- Emotet malware was able to shut down a whole network of Microsoft.
- How the malware carried out the attack and what was the impacts of this attack.
- Microsoft’s efforts to get rid of the emotet malware and Microsoft recommends the users to be cautious phishing attacks.
Emotet is a well-known malware bringing out disruptions across networks by hacking the systems of those networks. The latest report by Microsoft DART shows that the malware was able to shut down an entire Microsoft network in its latest attempt to hack the systems.
The malware tricked one of the employees of the company to open a phishing email. The email was malicious and started to take down the system. Within a period of 8 days, the malware was able to take down the organization’s root activities by overheating it’s all computers for a week. The malware is controlled by the hacker-controlled C2C (command-and-control) infrastructure regularly. The hacker helped the malware to bypass all the detection systems of the organization.
The phishing e-mail which was opened by the employee managed to extract employee’s credentials to the hacker-controlled C2C infrastructure after 5 days and then the malware delivered its payload and performed on Fabrikam’s computers. Fabrikam is the imaginary name given to the victim’s organization by Microsoft in its case study. The malware then started to spread to other computers used by Fabrikam. The malware delivered phishing emails to other computers with the help of stolen information and infected other employee’s computers along with their external contacts. The malware was able to get access to the admin account which helped it to spread to the entire network’s PCs without being detected. The entire network was shut down by the malware within 8 days since the phishing email was first opened despite the struggles made by the IT department officials of the organization.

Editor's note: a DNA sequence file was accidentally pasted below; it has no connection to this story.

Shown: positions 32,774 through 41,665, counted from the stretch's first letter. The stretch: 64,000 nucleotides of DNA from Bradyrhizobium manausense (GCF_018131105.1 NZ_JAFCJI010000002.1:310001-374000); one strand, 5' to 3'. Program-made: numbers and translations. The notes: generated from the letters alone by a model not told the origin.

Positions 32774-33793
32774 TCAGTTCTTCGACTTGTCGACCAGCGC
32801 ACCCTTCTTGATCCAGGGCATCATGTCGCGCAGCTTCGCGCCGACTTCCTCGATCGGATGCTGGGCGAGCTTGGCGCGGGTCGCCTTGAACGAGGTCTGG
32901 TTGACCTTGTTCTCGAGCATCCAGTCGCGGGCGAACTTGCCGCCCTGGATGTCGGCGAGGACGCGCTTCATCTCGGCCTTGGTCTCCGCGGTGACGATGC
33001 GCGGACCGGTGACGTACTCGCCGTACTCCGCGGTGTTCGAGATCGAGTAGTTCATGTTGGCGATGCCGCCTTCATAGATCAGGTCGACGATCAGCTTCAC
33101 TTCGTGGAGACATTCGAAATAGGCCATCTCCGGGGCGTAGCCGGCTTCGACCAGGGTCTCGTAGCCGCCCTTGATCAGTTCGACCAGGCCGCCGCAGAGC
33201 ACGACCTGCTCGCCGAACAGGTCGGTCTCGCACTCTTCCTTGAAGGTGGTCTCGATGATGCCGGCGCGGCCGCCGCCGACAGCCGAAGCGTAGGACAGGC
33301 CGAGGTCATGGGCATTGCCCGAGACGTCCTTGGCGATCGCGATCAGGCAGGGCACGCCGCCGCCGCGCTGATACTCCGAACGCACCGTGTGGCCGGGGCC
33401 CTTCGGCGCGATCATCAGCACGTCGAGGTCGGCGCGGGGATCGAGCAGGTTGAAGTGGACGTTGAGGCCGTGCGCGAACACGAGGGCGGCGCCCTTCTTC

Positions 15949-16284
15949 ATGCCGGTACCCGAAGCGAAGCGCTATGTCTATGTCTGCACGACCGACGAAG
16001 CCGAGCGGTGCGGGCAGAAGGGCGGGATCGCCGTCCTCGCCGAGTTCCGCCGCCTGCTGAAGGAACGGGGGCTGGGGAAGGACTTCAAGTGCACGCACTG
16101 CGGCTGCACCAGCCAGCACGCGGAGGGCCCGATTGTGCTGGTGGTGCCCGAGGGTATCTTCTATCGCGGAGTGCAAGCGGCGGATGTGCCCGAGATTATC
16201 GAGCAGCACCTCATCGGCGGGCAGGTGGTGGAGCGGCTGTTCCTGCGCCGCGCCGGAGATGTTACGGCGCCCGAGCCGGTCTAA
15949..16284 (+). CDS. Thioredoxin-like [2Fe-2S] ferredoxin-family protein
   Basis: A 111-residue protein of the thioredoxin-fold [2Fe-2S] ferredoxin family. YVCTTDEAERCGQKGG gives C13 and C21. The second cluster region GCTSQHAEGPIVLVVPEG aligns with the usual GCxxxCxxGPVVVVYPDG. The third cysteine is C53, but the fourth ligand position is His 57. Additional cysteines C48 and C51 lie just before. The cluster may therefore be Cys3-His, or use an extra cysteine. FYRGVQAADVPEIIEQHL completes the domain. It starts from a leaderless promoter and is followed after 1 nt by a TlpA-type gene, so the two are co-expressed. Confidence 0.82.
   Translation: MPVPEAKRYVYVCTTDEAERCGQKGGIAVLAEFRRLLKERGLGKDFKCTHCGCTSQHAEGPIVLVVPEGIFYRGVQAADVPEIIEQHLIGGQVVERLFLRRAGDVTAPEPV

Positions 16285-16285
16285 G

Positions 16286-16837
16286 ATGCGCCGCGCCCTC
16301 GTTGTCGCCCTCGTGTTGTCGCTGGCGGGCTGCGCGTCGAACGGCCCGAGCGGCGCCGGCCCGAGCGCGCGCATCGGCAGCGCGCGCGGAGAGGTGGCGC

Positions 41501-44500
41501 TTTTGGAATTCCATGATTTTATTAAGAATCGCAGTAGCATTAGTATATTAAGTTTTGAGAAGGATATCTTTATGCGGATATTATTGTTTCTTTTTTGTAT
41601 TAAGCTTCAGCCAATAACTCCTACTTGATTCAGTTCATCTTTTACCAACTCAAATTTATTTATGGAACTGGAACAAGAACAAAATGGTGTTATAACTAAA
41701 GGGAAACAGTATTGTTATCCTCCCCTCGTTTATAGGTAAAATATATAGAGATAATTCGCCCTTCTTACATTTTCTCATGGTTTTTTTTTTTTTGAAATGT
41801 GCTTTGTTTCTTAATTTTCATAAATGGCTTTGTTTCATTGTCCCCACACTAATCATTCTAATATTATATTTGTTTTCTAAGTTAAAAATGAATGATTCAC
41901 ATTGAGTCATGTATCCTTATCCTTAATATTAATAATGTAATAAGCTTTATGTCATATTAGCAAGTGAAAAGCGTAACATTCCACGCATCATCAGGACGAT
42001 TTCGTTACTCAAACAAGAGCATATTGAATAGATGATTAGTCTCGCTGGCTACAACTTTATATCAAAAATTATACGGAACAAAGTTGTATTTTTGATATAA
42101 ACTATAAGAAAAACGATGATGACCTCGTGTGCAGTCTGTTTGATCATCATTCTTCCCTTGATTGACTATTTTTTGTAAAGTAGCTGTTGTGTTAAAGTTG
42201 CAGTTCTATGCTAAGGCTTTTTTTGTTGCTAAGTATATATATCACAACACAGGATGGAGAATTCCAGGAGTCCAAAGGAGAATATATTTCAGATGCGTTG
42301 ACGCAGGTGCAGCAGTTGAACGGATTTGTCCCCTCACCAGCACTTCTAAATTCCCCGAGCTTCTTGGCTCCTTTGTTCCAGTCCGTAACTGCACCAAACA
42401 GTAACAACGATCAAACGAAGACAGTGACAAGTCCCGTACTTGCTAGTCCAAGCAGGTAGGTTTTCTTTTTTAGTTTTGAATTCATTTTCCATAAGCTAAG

All the computers started overheating, freezing, and restarting because of the blue screens and the internet connections of the entity also slowed down as the malware devoured all the bandwidth.
When the last computer of the entity experienced these problems, Fabrikan knew the situation had gone out of control and they needed to cease hemorrhaging. The malware took down the entire network to its knees including the 185-security camera system. The malware devoured the bandwidth of the internet to such an extent that even sending an email was not possible.
Microsoft’s cybersecurity team DART came to control the attack after 8 days. They used buffer zones that were able to separate the computers from admin authorization and uploaded new antivirus programs to control the situation. The company’s software defender ATP and Azure ATP were also installed to remove the malicious Emotet malware completely.
Microsoft suggests its users use email-filtration tools after the incident as the malware was able to take down Microsoft’s own network. The company also recommends the users to use multi-factor authorization which will avoid the hackers to access your systems illegally.